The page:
• 21.
    Giordano, Chiara
    et al.
    KTH, School of Technology and Health (STH), Medical Engineering, Neuronic Engineering.
    Cloots, R. J. H.
    van Dommelen, J. A. W.
    Kleiven, Svein
    KTH, School of Technology and Health (STH), Medical Engineering, Neuronic Engineering.
    The influence of anisotropy on brain injury prediction2014In: Journal of Biomechanics, ISSN 0021-9290, E-ISSN 1873-2380, Vol. 47, no 5, p. 1052-1059Article in journal (Refereed)
    Abstract [en]

    Traumatic Brain Injury (TBI) occurs when a mechanical insult produces damage to the brain and disrupts its normal function. Numerical head models are often used as tools to analyze TBIs and to measure injury based on mechanical parameters. However, the reliability of such models depends on the incorporation of an appropriate level of structural detail and accurate representation of the material behavior. Since recent studies have shown that several brain regions are characterized by a marked anisotropy, constitutive equations should account for the orientation-dependence within the brain. Nevertheless, in most of the current models brain tissue is considered as completely isotropic. To study the influence of the anisotropy on the mechanical response of the brain, a head model that incorporates the orientation of neural fibers is used and compared with a fully isotropic model. A simulation of a concussive impact based on a sport accident illustrates that significantly lowered strains in the axonal direction as well as increased maximum principal strains are detected for anisotropic regions of the brain. Thus, the orientation-dependence strongly affects the response of the brain tissue. When anisotropy of the whole brain is taken into account, deformation spreads out and white matter is particularly affected. The introduction of local axonal orientations and fiber distribution into the material model is crucial to reliably address the strains occurring during an impact and should be considered in numerical head models for potentially more accurate predictions of brain injury.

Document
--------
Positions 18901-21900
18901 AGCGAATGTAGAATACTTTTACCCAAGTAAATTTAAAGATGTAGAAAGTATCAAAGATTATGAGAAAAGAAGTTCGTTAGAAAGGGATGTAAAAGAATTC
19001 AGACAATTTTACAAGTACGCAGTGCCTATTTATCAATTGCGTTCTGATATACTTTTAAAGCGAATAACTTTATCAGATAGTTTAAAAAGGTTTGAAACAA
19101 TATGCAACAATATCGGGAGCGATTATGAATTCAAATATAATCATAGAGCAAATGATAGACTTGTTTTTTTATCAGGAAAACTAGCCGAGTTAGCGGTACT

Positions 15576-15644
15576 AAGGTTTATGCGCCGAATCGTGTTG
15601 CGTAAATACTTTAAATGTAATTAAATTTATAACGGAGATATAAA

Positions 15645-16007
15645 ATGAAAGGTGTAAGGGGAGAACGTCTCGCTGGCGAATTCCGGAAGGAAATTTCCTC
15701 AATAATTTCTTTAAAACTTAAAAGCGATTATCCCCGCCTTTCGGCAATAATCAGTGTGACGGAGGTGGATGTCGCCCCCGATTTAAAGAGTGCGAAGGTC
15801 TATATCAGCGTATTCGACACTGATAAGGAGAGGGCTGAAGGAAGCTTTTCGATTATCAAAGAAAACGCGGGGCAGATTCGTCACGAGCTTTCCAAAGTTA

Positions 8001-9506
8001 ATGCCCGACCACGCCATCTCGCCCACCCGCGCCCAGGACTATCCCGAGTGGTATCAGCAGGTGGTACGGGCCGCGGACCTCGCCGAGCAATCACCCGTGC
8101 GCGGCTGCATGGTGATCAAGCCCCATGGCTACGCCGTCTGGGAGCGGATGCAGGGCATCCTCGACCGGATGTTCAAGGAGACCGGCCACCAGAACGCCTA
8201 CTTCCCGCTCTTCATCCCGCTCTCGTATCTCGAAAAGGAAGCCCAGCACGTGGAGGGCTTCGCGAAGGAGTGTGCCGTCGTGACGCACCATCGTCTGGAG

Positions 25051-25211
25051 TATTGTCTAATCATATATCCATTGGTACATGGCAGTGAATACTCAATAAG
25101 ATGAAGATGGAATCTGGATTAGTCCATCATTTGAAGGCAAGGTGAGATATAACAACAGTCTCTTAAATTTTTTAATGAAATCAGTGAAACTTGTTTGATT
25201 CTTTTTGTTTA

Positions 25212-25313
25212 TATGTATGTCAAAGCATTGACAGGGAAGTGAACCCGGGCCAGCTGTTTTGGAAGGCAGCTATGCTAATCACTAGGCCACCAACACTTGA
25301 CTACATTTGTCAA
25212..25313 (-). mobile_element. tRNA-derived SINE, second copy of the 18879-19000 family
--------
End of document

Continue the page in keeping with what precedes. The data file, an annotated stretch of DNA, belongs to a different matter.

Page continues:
• 22.
    Giordano, Chiara
    et al.
    KTH, School of Technology and Health (STH), Medical Engineering, Neuronic Engineering.
    Kleiven, Svein
    KTH, School of Technology and Health (STH), Medical Engineering, Neuronic Engineering.
    Connecting Fractional Anisotropy from Medical Images with Mechanical Anisotropy of a Hyperviscoelastic Fibre-reinforced Constitutive Model for Brain Tissue2014In: Journal of the Royal Society Interface, ISSN 1742-5689, E-ISSN 1742-5662, Vol. 11, no 91, p. 20130914-Article in journal (Refereed)
    Abstract [en]